After Brexit for the ROI January 20, 2017Posted by WorldbyStorm in Uncategorized.
Interesting piece by Charlie Flanagan, Minsister for Foreign Affairs in the SBP at the weekend where he gently takes those like Tom McGurk to task for ‘misconceptions’. His says he completely disagrees with McGurk’s description of the ROI ‘having an almost impossible task’. He believes that:
Brexit itself may be complex, but the government’s objective is simple – to secure the best deal we can for Ireland and our people in the context a wider EU-British agreement. We have a sound understanding of our priorities, namely: protecting our economy; safeguarding the GFA; maintain gin the CTA with Britain; and mapping a positive direction for the EU with Ireland at its heart.
And he continues ‘this last point is key. Some writers seem to favour following Britain out of the EU ourselves, this would be nothing short of reckless gambling with our future and would be profoundly against our economic and other interests.’
And he underlines this by noting that our exports to the EU are worth more than double those to the UK. There’s another aspect too, that the UK itself appears to be in some flux (McGurk in the same issue notes Scotland and independence). Those processes appear to have quite some way to run.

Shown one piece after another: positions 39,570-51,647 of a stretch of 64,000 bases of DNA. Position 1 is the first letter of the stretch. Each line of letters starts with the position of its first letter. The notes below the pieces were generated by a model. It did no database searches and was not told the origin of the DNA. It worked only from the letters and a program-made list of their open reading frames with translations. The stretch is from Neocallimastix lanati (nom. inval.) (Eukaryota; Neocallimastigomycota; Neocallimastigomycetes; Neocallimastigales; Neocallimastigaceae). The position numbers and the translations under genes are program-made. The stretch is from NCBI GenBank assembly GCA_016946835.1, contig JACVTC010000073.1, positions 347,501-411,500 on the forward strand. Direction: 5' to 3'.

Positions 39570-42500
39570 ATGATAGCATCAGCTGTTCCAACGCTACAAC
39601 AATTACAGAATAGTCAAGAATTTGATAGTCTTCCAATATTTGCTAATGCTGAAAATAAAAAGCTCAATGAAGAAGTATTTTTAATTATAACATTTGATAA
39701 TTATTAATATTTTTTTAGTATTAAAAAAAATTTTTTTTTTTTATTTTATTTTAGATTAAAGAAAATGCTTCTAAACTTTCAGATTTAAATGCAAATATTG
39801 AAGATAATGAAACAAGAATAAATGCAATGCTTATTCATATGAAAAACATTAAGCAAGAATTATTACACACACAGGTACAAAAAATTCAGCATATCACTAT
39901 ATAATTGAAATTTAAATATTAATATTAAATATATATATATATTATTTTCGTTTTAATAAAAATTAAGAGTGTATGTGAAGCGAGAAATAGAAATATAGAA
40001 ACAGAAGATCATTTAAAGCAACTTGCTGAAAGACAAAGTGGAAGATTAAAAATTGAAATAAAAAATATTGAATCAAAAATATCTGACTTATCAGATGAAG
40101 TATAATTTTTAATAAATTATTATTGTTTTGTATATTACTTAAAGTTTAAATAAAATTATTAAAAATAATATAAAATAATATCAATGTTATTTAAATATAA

Intriguingly he mentions the House of Lords report (which McGurk recently saw as the single most important document on Brexit, conveniently ignoring that it didn’t come direct from the British government)… ‘recommending that Ireland and Britain should sign a bilateral agreement. While EU member states cannot sign bilateral trade or other agreements on an individual basis, our unique relationship with Britain is recognised by our EU partners, and it may be that we will have some arrangements with Britain post-Brexit that will not apply across the board’.
Well let’s hope so.
Another intriguing point is this:
It is also a myth to say that our only close ally i the EU is Britain. this is simply not true. On many occasion we have been on opposing sides within the EU. While of course Britain leaving the EU will be a loss, over the past 40 years we have built closer relationships with all EU members states and developed alliances with EU partners across a range of policy areas… including agriculture where France is our main ally…
It is odd, and I’ve drawn attention to this before, how anglo-centric the views of so much of those who argue an Irexit seem to be. It’s almost taken as read that ‘of course we’d follow the UK’. There may be, five, ten, fifteen years down the line, good reasons to reassess our position. I think it unlikely even then that there would be a pressing case, but such analyses are useful. But to start from the point it is a near inevitability is curious.